So now we hear that Facebook is making us lonelier.
Bummer. Well, it was worth a shot.
Of course, the struggle between materialism/technology and spirituality isn’t new.
Just read your Transcendentalists or if you’re really desperate, the Bible, where in 1 Timothy 6:10 we read that “love of money” – not “money” – is the root of evil (a subtle, yet not insignificant, semantic difference.)
But more than any other country, the idea of materialism is firmly entrenched at the center of American life: “life, liberty, and the pursuit of happiness” is codified in our founding document, and like or not, happiness, over time, has come to mean “stuff.”
And the core of the conflict doesn’t change; it is simply revisited as we come in contact with new waves of wealth, be it, say, during the Gold Rush or the post-WW2 party times, or that 80s Gordon Gekko-stuff, or the dot.com boom.
Old problem, new money.
Ultimately, despite our incredible wealth, a booming pharmaceutical industry, and proliferation of churches to handle our spiritual needs, Americans are less happy than those in “third-world” countries like the Dominican Republic, Jamaica, Guatemala, and Colombia.*
In fact, if you want to believe it, we’re the 114th happiest country, just ahead of Nigeria and right after Madagascar.
Wassup up with that?
(Looks into audience) John? You there? Stand up. Yeah, there he is…hey John!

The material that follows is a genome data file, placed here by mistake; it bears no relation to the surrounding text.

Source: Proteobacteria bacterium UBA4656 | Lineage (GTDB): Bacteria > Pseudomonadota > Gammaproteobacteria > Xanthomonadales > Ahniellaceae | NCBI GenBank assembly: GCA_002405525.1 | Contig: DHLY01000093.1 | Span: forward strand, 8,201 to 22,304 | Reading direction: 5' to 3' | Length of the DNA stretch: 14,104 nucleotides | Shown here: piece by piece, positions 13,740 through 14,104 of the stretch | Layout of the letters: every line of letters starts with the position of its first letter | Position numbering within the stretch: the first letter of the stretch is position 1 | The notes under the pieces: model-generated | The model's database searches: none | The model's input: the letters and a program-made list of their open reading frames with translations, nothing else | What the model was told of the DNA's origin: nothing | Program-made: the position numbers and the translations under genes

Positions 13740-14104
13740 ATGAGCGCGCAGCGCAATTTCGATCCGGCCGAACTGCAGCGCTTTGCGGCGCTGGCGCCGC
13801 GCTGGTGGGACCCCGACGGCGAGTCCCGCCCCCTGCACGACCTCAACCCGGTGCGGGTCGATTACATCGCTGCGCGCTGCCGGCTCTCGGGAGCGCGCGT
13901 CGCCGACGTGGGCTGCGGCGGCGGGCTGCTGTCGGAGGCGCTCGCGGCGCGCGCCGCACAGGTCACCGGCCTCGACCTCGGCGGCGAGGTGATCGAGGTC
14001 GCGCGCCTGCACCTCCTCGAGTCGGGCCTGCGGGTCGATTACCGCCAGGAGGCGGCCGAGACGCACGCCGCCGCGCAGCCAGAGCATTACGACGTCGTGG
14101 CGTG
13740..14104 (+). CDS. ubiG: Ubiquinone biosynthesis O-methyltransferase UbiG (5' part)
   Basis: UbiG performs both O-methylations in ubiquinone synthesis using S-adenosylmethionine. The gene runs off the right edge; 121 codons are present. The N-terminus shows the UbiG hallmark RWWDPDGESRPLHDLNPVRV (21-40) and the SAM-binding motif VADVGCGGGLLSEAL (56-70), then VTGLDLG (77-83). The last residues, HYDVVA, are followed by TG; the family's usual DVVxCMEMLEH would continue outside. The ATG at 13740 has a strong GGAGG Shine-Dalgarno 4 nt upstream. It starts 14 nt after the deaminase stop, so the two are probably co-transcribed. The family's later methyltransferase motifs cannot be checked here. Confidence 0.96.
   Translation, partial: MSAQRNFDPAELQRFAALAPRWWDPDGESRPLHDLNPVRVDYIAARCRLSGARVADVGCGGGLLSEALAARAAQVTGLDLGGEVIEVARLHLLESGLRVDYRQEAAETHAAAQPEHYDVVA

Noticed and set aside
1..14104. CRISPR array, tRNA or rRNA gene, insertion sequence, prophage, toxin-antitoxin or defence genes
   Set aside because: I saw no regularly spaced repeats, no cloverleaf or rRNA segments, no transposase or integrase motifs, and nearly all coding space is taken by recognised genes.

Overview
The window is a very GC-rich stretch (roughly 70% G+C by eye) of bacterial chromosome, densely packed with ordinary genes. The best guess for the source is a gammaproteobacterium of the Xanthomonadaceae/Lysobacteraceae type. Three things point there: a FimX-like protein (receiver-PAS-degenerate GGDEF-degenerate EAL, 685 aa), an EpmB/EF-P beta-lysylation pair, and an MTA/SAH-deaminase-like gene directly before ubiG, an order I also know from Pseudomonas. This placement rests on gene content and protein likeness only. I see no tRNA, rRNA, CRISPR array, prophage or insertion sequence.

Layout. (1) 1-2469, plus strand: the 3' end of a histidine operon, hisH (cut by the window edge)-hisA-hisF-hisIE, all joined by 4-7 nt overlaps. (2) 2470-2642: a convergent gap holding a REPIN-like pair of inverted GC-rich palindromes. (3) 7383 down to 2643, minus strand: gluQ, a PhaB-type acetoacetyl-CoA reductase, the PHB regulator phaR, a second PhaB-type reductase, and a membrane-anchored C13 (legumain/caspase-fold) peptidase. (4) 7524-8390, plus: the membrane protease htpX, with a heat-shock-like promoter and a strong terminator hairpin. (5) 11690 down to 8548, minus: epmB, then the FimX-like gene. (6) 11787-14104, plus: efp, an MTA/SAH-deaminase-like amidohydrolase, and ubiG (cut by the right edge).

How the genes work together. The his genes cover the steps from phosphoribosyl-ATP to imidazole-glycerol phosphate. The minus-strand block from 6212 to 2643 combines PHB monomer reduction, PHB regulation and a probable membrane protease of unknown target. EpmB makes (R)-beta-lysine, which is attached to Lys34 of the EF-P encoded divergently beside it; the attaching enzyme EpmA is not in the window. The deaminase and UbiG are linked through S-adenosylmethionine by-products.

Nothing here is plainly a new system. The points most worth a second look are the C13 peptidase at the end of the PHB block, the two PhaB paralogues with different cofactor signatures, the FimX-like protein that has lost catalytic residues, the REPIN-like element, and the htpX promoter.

John’s written a lot of great books, including the Food Revolution (which we sell), an extremely prescient treatise on how we eat and how it affects our minds and bodies.
His most recent book is “The New Good Life: Living Better Than Ever in an Age of Less.” It addresses critical questions like happiness and fulfillment in a world where the “good life” is too frequently measured by financial wealth.
And by reassessing our collective lives and values, he made lemonade out of lemons that, if you look at them under a certain light, resemble the facial profile of Bernie Madoff.
He’ll be here to discuss the book and his experience, for free, at the Library today, Sunday, at 3 pm.
The book provides “a philosophical and prescriptive path from conspicuous consumption to conscious consumption,” because consumption and health and happiness can all co-exist. Consumption itself isn’t bad. You have to consume.
I just consumed two super-soft Snickerdoodles from Whole Foods and it ruled. My tummy hurts a little, but whatever.
* The Happy Planet Index stupidly ignores issues like political freedom, human rights and labor rights!